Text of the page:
Introduced in 2008 at the Federal Government’s instance, the Petroleum Industry Bill (PIB) now has a reputation for being one of the oldest and most contentious bills in Nigeria’s legislative history. Corruption, bad politics and deeply vested interests have all combined to ensure that the bill remains a miscarriage. It is a bill that is promoted as one that would sanitise the petroleum industry in Nigeria, improve benefits to the national economy and address the environmental and social costs borne by host communities. However, since its introduction 13 years ago, the bill has suffered several unfortunate and avoidable setbacks. That is why there was heightened expectation when the Muhammadu Buhari government reintroduced the PIB as an executive bill to the 9thNational Assembly, which promised to speedily pass the bill into law by the second quarter of 2021.
In line with its standing orders and house rules, the National Assembly announced a public hearing on the bill. The public hearing was expected to provide an avenue for public input into the bill and capture all the concerns by different interests. Public hearings, organised as part of the law-making process, enable the coalescing of recommendations from critical stakeholders to enable legislators to produce legislation that best serves the national interest, which cannot be divorced from citizens’ good.
However, civil society and host communities’ expectations that the public hearings would provide an opportunity for them to make input into the law-making process were mostly dashed due to the misinformation, haste and tardiness of the entire process. A series of public hearings started on Monday, January 25, 2021, to run through the week at both the Senate and House of Representatives fell short of many stakeholders’ expectations and, particularly, members of host communities and civil society groups. This displeasure was expressed by civil society organisations and representatives of the host communities of the Niger Delta who condemned the way and manner the National Assembly organised the public hearing.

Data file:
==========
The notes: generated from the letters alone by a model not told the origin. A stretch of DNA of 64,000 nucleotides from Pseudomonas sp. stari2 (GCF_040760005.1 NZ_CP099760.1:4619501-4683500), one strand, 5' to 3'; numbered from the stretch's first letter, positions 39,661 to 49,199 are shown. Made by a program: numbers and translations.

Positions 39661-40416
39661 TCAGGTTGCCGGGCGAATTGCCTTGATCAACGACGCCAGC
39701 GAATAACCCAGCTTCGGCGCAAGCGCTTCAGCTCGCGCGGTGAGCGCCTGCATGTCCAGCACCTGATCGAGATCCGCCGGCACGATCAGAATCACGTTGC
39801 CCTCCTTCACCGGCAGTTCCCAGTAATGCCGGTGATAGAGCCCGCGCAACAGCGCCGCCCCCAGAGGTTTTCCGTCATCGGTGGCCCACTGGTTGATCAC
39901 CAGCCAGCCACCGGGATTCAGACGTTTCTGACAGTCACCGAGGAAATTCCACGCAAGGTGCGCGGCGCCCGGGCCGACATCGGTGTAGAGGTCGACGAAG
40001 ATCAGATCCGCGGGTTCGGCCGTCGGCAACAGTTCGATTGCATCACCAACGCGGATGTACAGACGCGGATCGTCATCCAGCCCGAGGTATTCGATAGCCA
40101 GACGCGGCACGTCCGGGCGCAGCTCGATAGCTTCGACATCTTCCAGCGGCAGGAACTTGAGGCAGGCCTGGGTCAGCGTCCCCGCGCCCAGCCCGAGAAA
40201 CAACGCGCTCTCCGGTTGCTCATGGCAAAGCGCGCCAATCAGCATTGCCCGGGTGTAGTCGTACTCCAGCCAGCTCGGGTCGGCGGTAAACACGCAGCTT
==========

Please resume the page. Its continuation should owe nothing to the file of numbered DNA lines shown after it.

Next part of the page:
Leaders of petroleum industry host communities speak at Social Action organised media briefing at the National Assembly.
Social Action intervened to call for improvement of the process by organising a media briefing at the National Assembly on Thursday, January 28, 2021, where civil society groups and host communities expressed their concerns. Speaking on behalf of the group, Social Action’s Prince Edegbuo decried the manner the public hearing, and the PIB draft, which has provisions that would promote environmental impunity in the oil industry and exacerbate social dislocation in the oil-bearing communities in Niger Delta State.
Other concerns raised at the media briefing included the number of days and hours allotted to the hearing. The concerned stakeholders noted that the timeframe allocated for the public hearings was grossly insufficient to address the bill’s various contentious areas. It was also pointed out that the bill in its current form will promote environmental impunity in the oil industry and exacerbates social dislocations in the oil-bearing communities.
Social Action, CSOs and the host communities urged the National Assembly to pay sincere attention to the growing fears and concerns raised by the relevant stakeholders. Rather than hurriedly passing a bill in order to be seen as keeping to its word of ensuring the bill becomes law by the second quarter of 2021, the National Assembly should, as a matter of urgency, take deliberate steps to allay fears and correct the identified gaps. They must ensure that the PIB ultimately promotes the restoration of the heavily polluted environment of the Niger Delta and ensure the well-being and prosperity of the peoples of the oil-bearing communities, and other Nigerian across the country.